Australian cable workers in third week of strike against restructuring of conditions
11 November 2010
More than 200 workers at the Prysmian cable making plant at Liverpool in western Sydney have been on strike for nearly three weeks against a move by the global multinational to abolish some of their most basic rights and working conditions. Even though a 24-hour picket line is being maintained in the heart of one of Sydney’s main industrial areas, there has been virtually no news of the strike, because the trade unions have systematically isolated the strikers.
What is happening at Prysmian illustrates the savage “restructuring” of jobs and conditions being imposed throughout workplaces in Australia in the fallout from the global financial crisis—a process that is being overseen by both the federal Labor government and the unions.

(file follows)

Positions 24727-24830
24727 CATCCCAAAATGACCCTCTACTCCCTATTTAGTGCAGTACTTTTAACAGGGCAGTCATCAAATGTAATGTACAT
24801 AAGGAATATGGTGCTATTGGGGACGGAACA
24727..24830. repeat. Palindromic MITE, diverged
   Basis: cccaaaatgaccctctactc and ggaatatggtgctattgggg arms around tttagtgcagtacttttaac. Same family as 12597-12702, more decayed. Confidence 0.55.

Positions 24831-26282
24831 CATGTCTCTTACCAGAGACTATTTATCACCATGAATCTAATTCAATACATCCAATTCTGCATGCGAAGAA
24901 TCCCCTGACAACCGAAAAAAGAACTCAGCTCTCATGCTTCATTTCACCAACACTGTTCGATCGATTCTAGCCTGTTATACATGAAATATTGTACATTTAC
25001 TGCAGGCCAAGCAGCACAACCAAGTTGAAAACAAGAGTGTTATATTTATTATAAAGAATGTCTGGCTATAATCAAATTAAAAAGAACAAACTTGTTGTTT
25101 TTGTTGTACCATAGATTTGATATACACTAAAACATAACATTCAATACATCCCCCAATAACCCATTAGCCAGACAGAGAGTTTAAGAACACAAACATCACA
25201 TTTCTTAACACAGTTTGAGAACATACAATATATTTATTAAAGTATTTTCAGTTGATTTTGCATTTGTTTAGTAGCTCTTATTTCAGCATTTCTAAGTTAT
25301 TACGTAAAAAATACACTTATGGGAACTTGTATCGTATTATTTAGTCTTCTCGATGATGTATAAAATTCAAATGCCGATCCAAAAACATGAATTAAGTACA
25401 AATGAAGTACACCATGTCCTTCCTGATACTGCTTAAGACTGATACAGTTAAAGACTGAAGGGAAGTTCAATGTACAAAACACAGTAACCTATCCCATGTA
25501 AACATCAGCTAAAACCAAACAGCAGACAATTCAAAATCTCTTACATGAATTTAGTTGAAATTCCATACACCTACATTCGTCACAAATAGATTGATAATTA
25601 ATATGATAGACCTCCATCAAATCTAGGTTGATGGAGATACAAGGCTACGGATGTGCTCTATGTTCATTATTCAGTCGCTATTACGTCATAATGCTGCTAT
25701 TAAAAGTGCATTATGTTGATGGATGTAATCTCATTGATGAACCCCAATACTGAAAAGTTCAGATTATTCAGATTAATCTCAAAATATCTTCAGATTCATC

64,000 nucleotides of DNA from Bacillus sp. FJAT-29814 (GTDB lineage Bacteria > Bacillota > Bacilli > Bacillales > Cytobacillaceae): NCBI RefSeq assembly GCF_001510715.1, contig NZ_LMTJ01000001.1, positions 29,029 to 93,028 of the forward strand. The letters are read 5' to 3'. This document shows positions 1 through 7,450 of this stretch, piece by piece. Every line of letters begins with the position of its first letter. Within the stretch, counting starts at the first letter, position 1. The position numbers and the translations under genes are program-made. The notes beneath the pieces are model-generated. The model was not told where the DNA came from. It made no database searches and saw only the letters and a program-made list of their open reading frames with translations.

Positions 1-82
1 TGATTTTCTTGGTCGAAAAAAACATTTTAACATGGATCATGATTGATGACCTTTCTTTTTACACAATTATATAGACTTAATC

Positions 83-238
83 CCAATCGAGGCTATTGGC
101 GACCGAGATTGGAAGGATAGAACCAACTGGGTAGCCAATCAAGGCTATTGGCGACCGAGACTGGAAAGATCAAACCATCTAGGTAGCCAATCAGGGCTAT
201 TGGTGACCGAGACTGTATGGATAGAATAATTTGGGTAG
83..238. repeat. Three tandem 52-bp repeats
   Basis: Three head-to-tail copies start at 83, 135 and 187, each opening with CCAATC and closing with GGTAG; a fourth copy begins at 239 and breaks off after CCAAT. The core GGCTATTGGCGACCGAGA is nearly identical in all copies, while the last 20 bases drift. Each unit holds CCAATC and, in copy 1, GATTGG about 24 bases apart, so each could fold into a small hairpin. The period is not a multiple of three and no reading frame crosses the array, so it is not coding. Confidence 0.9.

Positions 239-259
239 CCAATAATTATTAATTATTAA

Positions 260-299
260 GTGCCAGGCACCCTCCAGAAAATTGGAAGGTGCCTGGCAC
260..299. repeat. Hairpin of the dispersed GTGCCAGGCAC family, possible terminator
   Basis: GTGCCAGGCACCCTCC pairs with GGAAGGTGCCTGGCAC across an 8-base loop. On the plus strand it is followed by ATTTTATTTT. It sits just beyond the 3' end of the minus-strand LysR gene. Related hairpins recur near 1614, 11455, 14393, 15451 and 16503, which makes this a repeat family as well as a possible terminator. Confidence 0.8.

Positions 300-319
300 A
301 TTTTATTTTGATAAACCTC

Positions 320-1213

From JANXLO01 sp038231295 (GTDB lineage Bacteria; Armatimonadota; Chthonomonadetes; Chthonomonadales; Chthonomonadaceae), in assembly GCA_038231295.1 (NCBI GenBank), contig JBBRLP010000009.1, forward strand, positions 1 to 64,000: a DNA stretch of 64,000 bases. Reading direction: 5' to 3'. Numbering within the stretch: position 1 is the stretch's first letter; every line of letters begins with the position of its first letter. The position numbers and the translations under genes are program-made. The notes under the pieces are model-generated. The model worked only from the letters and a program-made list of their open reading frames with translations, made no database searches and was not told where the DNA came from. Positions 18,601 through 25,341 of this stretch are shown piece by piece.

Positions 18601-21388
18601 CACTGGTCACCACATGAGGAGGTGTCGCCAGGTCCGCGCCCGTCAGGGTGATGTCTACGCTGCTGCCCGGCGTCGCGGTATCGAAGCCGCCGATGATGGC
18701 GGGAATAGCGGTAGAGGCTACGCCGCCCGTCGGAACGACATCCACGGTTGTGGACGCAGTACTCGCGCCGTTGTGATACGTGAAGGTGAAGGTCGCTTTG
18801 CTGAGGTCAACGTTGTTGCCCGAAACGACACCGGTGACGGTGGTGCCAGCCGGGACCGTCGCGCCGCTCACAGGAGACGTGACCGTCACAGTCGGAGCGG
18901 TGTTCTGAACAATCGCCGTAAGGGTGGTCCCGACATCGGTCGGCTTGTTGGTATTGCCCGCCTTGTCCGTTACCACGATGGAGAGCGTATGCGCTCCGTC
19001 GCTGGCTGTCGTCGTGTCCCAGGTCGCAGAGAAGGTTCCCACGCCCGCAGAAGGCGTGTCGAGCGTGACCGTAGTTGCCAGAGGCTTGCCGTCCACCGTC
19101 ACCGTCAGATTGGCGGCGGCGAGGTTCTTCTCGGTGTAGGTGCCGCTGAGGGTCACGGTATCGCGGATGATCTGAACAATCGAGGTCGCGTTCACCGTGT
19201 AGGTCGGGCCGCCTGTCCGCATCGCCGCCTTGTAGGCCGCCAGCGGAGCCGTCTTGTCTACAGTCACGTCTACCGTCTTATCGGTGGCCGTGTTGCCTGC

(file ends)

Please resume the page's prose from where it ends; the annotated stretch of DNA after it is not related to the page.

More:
The strike began on October 25 after the Italian cable giant Prysmian SpA refused to negotiate with the workforce on its demands. The company wants to bring in casual workers, on pay rates of just $15 an hour—$7 less than permanent workers—and impose sweeping changes to flexibility arrangements. These would require employees to work on weekends and public holidays, without penalty rates. Prysmian is further demanding a drastic cut in redundancy pay, from an average of 80 to 52 weeks.
The company’s demands amount to a wholesale destruction of conditions for the electricians, fitters, storemen, machine operators and warehouse staff, who have worked at Prysmian and its predecessors MM Cables and Cablemakers, for an average of 17 to 20 years.
The unions at the site, the Australian Manufacturing Workers Union, National Union of Workers and Electrical Trades Union, have kept the strikers totally cut off from other workers. The union web sites fail to even mention the Prysmian struggle. Picketing workers told the WSWS that the unions had said they could not seek media coverage until they had been on strike for several weeks. No support action has been organised from other sections of the working class, and the strikers have received no strike pay.